Intelligence bill set to be discussed in Parliament

Intelligence bill set to be discussed in Parliament

Intelligence bill set to be discussed in Parliament

This file photograph shows a National Security Council (MGK) meeting, led by President Gül (C) and also attended by MİT undersecretary Hakan Fidan (3L).

A draft law to expand the powers of the National Intelligence Organization (MİT) is set to be discussed at a parliamentary commission, amid growing anxiety that the move will curtail the right to privacy and the principle of business confidentiality.

Parliament’s Internal Affairs Commission will begin to debate the draft law on Feb. 22, with plans to have it approved next week. However, criticisms from opposition parties and some civil society organizations are mounting amid concerns that the bill will have direct impacts on various aspects of civil and economic life in Turkey.

Main opposition Republican People’s Party (CHP) Deputy Head Faik Öztrak stressed that if approved, the MİT would have the right to access databases of banks and all sorts of economy-related institutions, which would end business secrecy and privacy. 

‘New regulation will hit the economy’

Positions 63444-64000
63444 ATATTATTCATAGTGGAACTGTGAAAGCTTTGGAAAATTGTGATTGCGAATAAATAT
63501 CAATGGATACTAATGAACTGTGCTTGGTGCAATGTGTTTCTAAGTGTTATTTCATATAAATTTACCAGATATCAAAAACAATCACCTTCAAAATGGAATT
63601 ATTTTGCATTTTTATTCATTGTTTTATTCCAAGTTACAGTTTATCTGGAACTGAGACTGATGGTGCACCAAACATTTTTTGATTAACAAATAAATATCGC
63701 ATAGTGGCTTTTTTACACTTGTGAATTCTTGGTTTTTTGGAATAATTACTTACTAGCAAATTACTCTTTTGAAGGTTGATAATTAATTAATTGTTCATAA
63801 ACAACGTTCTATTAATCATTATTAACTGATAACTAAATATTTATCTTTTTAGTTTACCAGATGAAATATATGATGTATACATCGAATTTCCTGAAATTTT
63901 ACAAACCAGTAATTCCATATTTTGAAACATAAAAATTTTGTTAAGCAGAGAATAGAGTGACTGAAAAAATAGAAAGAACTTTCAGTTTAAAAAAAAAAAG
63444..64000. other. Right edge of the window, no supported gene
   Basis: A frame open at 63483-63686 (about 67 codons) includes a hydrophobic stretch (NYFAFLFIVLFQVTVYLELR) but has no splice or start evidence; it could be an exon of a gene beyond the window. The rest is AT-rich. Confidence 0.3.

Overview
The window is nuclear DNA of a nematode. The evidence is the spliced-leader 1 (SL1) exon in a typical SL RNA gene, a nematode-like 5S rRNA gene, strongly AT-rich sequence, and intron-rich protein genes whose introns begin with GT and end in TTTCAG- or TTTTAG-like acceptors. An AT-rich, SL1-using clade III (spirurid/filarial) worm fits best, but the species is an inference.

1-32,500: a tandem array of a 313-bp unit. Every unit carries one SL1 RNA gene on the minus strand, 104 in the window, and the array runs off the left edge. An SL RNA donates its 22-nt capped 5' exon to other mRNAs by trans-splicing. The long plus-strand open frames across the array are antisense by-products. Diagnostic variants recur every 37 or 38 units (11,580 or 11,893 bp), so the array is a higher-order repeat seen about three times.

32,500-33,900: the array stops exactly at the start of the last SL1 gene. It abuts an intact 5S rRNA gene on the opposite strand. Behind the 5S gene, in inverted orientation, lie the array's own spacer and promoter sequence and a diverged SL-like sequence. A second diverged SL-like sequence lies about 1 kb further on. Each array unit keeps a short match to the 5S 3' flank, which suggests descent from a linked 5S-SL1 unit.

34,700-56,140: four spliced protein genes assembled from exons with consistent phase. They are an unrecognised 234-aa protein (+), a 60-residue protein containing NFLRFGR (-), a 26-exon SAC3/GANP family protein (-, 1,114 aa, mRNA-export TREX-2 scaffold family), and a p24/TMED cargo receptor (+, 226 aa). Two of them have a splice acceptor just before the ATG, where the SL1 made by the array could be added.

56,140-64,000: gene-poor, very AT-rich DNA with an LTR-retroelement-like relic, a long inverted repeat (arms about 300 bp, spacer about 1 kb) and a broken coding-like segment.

“This regulation will hit the economy and will have a negative impact of the functions of the economy,” Öztrak told reporters at a press conference on Feb. 21.

CHP leader Kemal Kılıçdaroğlu continued his criticisms of the draft, warning that the move would rapidly turn Turkey into an intelligence state. “If the state profiles its citizens and eavesdrops on them it will be the harshest of blows to our democracy,” Kılıçdaroğlu told reporters. 

“What will we tell our citizens if our country is going to be run by intelligence? They [the Justice and Development Party] came to government promising that they would fight against bans. Citizens who voted for them did so because of this. Now they have turned Turkey into a country of bans,” he added. 

The move was also criticized by Peace and Democracy Party (BDP) leader Selahattin Demirtaş, who described the move as an attempt to increase Prime Minister Recep Tayyip Erdoğan’s control and power in the country. “We are totally against this bill and we won’t back it,” Demirtaş told reporters. 

“Is there any country afraid of Turkey now? Syria, Iraq, Israel, Bulgaria or Greece? No. This draft aims to increase the operational capacity of the MİT for the government’s objectives of eradicating the opposition, profiling and surveying citizens, and listening to them, rather than strengthening the MİT’s intelligence and operational capacities [against other countries],” he added.